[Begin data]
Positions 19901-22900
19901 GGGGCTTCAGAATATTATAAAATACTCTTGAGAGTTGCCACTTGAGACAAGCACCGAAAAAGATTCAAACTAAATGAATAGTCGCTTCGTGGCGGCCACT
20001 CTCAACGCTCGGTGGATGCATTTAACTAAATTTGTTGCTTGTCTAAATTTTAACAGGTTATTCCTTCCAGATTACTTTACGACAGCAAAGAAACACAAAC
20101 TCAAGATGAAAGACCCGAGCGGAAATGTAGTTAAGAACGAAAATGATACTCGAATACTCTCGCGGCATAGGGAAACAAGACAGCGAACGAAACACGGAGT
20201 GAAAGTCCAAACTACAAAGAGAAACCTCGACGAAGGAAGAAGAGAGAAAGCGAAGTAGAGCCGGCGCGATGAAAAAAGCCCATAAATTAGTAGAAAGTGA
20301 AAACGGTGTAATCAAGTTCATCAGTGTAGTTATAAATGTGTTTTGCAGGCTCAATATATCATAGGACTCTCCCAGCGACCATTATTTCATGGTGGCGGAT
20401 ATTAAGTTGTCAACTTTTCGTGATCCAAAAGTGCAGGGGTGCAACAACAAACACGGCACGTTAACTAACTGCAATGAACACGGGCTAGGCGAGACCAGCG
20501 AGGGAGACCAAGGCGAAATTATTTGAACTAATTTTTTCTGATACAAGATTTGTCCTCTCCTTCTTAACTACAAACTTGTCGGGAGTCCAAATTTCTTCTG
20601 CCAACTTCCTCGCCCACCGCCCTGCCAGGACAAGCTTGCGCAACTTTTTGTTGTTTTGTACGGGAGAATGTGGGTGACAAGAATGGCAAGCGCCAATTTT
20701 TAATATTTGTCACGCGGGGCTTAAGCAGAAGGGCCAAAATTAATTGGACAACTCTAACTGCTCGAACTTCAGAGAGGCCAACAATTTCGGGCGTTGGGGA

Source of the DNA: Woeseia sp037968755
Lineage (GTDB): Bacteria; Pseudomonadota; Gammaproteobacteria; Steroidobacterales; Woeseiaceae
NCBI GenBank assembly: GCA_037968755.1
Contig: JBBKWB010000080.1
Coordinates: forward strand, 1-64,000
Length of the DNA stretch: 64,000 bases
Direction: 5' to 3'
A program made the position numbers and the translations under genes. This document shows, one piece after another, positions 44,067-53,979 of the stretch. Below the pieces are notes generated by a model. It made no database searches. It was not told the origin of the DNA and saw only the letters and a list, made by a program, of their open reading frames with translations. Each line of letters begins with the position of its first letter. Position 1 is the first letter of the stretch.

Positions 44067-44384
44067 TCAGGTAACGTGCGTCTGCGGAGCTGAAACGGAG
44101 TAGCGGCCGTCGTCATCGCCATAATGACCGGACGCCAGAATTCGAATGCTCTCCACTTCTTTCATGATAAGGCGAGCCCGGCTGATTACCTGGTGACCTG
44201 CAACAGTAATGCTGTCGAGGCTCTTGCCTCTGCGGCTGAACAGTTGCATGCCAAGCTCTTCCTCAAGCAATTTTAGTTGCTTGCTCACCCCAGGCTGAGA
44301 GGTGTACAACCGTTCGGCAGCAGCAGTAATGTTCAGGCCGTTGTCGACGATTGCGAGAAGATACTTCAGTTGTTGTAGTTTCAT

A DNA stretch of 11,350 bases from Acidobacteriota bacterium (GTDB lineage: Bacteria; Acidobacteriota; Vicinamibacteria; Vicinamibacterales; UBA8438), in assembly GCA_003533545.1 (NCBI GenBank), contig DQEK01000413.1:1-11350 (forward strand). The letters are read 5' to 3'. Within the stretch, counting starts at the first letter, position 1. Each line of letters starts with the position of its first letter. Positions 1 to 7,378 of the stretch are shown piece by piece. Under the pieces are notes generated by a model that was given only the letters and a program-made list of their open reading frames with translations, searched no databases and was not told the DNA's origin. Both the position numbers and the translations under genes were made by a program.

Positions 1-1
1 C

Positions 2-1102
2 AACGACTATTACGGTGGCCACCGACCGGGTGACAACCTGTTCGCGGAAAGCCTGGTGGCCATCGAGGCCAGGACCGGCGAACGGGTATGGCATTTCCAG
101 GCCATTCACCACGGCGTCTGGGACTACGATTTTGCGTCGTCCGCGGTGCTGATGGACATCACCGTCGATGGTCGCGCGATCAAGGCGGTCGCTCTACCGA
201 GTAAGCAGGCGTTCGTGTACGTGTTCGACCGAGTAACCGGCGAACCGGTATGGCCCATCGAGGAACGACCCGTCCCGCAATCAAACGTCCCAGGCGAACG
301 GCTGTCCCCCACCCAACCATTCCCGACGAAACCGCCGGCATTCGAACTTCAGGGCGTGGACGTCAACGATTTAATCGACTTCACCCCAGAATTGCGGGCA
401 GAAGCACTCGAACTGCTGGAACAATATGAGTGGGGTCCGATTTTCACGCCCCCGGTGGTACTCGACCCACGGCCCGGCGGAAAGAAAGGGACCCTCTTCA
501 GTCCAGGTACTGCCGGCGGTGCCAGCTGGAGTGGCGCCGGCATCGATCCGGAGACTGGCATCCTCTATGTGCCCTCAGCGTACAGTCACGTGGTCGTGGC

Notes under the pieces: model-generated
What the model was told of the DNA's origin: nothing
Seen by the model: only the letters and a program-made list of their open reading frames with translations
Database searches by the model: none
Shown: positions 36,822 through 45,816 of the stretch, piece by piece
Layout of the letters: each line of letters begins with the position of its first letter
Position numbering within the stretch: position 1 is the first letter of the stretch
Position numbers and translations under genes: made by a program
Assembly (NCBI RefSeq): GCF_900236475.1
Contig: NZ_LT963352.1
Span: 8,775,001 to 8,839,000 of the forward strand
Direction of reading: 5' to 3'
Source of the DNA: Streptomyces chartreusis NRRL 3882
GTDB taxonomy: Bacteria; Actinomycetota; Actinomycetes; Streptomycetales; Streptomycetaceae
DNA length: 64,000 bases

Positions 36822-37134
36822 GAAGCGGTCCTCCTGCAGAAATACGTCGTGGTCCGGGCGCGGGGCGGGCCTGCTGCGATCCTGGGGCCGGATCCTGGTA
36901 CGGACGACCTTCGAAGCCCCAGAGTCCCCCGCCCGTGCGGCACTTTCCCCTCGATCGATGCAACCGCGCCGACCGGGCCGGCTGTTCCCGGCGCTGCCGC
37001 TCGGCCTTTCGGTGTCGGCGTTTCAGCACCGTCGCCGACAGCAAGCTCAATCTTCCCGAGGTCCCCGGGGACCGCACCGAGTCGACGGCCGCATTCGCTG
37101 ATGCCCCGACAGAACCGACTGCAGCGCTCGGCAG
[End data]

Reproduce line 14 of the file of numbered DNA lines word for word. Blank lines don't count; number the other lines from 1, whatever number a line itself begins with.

Contig: JBBKWB010000080.1